Organization, Productivity, Time Management

How to Survive a Busy Week

Can I tell you a secret? Recently over a 10-day period, I had 46 deadlines, assignments, and meetings. This included 3 papers (including 1 group paper), 37 job applications, checking and correcting over 200 legal citations, work deadlines, and school deadlines. On top of that, my car broke down.

While I’m normally pretty good at managing high levels of stress, I really struggled. I had to employ new stress-mitigation techniques just to survive. Along the way I realized that my productivity wasn’t at all optimized. I thought that today I could share with you some of the things I learned.

So, go ahead and take a breather. Give yourself 5 minutes out of your hectic day and ask yourself if you employ these techniques, and what about your productivity could be optimized.

The To-Do List and Calendar

These are non-negotiables to help manage your life efficiently. When you’ve got tasks in all different directions, you need to know exactly what’s on your plate and what’s coming next.

As for myself, I’m kind of the queen on the to-do list. I make lists everywhere. Sometimes it’s a sheet of paper, a notebook, in my phone, or on Trello. Since I make so many lists, a few may or may not get finished – but when you have a week of non-stop deadlines, that list becomes your best friend.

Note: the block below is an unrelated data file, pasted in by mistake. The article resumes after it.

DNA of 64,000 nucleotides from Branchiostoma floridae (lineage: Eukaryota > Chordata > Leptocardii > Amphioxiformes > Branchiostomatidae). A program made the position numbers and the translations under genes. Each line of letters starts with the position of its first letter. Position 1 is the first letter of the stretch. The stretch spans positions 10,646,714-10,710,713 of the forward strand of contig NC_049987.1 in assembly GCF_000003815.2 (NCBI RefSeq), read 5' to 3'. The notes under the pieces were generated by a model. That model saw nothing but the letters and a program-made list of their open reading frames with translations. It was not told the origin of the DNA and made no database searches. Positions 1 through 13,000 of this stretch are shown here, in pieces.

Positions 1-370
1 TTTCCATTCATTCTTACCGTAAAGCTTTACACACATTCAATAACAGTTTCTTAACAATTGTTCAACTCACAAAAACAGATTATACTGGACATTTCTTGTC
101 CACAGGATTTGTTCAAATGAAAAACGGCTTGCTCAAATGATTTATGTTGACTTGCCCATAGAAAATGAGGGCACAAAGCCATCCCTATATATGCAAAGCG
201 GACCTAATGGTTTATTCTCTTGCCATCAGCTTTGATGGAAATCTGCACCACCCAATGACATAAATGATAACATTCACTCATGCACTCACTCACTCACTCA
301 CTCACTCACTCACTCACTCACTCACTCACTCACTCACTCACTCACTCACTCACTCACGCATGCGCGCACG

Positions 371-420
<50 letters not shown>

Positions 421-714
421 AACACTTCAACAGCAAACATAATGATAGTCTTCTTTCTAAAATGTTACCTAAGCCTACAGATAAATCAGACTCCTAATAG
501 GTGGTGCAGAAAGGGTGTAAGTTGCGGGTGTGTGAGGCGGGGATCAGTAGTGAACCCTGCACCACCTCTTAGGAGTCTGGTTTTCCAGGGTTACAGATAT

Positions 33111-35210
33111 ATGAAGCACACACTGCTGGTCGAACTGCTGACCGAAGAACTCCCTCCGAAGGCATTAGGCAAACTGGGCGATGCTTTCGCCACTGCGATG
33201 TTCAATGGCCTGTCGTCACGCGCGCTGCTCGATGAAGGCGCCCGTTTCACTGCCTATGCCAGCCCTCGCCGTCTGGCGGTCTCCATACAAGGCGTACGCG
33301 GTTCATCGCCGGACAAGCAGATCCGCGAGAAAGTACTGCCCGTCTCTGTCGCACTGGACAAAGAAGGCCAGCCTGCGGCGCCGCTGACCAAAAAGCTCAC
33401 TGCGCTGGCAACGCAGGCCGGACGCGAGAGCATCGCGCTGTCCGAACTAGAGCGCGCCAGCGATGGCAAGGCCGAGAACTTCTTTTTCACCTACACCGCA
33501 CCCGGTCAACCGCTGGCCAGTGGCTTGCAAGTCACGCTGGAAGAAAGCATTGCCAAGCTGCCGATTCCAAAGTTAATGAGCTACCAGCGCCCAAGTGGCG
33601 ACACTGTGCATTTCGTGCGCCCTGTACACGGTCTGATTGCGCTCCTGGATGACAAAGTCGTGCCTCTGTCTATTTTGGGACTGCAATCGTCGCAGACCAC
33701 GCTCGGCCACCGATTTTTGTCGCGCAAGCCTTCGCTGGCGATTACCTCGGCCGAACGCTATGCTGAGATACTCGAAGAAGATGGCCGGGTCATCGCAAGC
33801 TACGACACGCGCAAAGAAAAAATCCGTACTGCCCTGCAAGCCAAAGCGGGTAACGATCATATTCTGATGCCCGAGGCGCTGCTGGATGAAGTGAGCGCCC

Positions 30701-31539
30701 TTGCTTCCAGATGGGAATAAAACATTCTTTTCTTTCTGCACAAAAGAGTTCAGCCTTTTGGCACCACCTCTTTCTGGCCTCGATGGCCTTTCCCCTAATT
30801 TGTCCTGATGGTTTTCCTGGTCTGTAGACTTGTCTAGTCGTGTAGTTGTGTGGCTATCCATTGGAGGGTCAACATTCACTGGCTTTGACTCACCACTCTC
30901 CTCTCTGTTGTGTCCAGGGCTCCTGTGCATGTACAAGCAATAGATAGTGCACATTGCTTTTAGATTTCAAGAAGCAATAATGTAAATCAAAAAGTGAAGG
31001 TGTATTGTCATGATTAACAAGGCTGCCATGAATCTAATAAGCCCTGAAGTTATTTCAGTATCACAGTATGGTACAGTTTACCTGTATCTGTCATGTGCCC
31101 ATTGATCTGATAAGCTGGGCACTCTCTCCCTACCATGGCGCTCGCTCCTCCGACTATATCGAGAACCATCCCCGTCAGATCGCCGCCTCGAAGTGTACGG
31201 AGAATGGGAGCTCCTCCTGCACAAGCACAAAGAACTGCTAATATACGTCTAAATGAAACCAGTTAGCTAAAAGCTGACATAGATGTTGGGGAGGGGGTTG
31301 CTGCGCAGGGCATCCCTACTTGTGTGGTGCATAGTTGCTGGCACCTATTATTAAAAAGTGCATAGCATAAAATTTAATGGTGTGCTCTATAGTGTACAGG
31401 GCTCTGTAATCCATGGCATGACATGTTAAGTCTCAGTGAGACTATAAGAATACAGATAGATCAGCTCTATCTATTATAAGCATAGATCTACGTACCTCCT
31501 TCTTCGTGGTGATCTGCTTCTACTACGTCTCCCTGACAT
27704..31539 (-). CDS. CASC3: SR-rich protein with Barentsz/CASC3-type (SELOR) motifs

With every list, I recommend that you add the deadline of the task. This can help you prioritize your list and keep you moving on your next deadline.

Change Your Routine

This is going to sound a little crazy, but when you have a busy week, you’re not exactly yourself. When it gets so busy, you almost have to go on auto-pilot. Don’t be afraid to change your routine during this time to accommodate for everything you need to get done.

If you don’t work out, strongly consider adding a little bit of movement, like a morning walk. This can help clear your head and get you focused for the day.

I really warn against changing your sleep schedule. Late nights aren’t efficient and let’s be honest, they suck. For me, late nights are almost a guaranteed mental breakdown and I avoid them at all costs. If you really need more hours in your day, try waking up earlier. You’d be surprised at how efficient you can be before the rest of the world wakes up.

Breaking It Up Into Smaller Tasks